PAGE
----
Diversity isn't a hollow word at
American Express Financial Advisors
. Of its planner recruits last year, 20% were minorities. Three of the company's six senior vice presidents are women. In the field, the firm goes out of its way to appeal to ethnic minorities and gay and lesbian investors.
To hear some female advisers tell it, though, the company isn't as progressive as it's made out to be. They have filed complaints with the courts and federal employment officials that they have been belittled, bullied and harassed on the job. All of the accusations are pending.
American Express has rejected the allegations as groundless and is seeking to dismiss them.
In Buffalo, N.Y., a veteran adviser charges that a superior who was trying to get her to quit threw paper airplanes at her during meetings. Four Minneapolis-area women say they gave up trying to launch American Express careers because of favoritism toward young white males. A black adviser in Illinois says the company gave white advisers better client leads and then fired her over performance issues.
"Contrary to an image that American Express would like to project, my sense is that it's the Wild, Wild West out there," says Susan Stokes, attorney for the Minnesota women. They have filed a discrimination and harassment complaint with the EEOC, seeking permission to file a class-action lawsuit against the company.
American Express says the complaints, which it believes will be rejected, don't comport with the firm's track record.
"This is a very welcoming place to work," spokesman Tom Joyce says. "American Express has long been recognized as a rewarding workplace for women, minorities and older people."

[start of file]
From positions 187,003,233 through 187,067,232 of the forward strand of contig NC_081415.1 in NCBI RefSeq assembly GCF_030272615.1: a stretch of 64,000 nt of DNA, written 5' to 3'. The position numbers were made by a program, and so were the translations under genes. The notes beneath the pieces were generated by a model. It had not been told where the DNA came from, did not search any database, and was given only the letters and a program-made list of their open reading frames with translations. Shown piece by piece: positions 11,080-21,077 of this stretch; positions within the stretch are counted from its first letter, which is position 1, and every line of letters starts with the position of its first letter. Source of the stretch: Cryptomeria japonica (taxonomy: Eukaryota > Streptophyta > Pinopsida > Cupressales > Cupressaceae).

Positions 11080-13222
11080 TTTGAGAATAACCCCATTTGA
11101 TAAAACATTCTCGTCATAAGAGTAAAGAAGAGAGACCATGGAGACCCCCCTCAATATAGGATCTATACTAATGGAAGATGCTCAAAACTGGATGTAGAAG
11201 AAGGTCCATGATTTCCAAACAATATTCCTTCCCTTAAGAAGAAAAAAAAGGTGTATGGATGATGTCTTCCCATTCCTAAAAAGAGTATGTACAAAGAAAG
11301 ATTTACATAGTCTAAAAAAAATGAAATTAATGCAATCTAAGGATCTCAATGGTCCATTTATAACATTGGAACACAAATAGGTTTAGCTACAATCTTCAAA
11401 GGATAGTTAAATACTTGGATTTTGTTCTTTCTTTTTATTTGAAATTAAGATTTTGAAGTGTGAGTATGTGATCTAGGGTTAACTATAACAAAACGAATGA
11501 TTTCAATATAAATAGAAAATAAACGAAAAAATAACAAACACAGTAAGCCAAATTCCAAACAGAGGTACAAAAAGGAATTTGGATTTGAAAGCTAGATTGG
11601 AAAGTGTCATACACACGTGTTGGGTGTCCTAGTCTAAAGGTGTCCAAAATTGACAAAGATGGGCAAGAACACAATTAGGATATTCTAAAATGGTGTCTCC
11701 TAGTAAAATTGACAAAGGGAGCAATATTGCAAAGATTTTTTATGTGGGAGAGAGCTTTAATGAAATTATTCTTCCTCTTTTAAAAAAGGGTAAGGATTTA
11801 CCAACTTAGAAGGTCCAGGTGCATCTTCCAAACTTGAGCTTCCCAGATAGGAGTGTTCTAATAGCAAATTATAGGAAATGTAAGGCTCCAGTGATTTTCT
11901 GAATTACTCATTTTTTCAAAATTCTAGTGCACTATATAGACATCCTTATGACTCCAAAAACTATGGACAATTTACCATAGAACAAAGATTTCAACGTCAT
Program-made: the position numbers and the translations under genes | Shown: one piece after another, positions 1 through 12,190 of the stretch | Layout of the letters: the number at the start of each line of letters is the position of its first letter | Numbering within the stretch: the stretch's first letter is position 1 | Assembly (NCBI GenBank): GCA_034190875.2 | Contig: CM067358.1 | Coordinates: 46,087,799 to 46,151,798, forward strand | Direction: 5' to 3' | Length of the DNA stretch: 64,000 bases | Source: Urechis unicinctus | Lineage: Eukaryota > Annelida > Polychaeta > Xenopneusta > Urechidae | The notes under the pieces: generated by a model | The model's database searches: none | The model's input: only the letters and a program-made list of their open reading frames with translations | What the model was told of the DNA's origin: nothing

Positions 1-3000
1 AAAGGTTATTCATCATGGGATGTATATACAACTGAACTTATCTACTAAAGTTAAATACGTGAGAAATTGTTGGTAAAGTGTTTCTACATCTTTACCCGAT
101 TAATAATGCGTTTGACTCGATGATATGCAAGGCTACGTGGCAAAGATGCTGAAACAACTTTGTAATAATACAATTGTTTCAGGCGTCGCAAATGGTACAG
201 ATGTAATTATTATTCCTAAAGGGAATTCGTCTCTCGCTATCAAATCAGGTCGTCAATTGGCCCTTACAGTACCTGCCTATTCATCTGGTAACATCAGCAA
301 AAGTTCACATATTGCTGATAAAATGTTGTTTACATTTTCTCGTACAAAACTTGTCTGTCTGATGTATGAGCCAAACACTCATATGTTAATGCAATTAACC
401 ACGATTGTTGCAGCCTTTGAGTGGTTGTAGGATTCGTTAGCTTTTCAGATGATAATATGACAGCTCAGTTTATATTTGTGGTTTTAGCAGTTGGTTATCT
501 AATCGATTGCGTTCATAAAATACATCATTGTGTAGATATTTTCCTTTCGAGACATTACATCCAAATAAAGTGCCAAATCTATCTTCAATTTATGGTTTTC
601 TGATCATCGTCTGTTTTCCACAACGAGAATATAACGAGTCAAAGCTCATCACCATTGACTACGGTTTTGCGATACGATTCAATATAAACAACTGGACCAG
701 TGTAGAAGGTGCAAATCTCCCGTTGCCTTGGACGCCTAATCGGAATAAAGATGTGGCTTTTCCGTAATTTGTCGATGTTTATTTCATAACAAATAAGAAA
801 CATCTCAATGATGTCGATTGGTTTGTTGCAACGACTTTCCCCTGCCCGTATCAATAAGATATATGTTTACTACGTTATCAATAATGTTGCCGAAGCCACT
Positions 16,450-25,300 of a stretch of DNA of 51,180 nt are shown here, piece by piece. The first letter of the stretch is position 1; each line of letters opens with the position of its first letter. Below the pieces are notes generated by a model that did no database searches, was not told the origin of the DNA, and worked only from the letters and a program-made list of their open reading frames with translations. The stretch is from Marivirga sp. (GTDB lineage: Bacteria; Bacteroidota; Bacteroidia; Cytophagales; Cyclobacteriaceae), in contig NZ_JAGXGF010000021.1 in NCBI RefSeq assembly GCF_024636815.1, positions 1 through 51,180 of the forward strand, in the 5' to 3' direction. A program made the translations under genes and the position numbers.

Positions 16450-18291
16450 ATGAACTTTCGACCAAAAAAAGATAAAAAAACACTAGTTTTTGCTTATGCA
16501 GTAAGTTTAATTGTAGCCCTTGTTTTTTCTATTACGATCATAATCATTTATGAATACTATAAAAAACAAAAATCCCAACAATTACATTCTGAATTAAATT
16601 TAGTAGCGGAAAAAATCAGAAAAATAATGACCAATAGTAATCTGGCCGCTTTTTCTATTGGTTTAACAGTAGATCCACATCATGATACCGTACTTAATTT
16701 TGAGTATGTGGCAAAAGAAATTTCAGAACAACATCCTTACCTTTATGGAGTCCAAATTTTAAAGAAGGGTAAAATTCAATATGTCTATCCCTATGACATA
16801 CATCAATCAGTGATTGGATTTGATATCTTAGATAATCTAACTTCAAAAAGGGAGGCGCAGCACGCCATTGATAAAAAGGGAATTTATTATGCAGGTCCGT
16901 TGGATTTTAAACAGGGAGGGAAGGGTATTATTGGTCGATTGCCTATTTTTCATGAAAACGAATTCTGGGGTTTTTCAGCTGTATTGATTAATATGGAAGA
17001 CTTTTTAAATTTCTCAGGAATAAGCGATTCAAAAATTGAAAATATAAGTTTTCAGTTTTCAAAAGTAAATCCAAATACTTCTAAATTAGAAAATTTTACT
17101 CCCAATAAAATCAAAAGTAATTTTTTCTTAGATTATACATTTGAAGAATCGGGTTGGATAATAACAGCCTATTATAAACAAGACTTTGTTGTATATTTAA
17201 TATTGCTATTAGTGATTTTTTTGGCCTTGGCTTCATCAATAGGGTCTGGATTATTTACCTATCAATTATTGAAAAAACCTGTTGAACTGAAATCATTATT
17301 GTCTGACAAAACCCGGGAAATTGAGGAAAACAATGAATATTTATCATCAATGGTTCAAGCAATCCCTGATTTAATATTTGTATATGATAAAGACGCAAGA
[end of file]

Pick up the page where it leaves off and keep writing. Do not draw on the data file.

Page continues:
But discontent in the ranks is nothing new at the firm. In 1992, the company, then known as
IDS Financial Services
, paid $35 million to settle an age-discrimination case brought in federal court by 32 former division managers and the
, although it denied that it engaged in any improper activity. And in recent controversial defections, key male advisers with hefty client portfolios left the firm, unhappy over compensation and company products.
The American Express Advantage
The women's cases center on the argument that the company gives men, particularly young white males, more advantages in finding clients and getting ahead. Top management has been told of the alleged discrimination but does nothing about it, the women say.
Shirley Krieger, a 13-year American Express veteran, said in a 1998 federal court lawsuit that her superiors engaged in a long-running effort to get rid of her as too old, even though she says she had rescued the Buffalo office from the doldrums as district manager.
She says superiors took her clients away, demoted her and harassed her. When she complained about the company's failure to recognize her contributions by promoting her, a division vice president, George Lurz, "told me I was 'too old to begin thinking about advancing in management.' "
Krieger says management also targeted her because she suffers disabilities, including a sleep disorder and carpal tunnel syndrome. According to Krieger, Lurz's son, Mark, her immediate supervisor, occasionally stood outside her door to demand that she finish meetings quickly.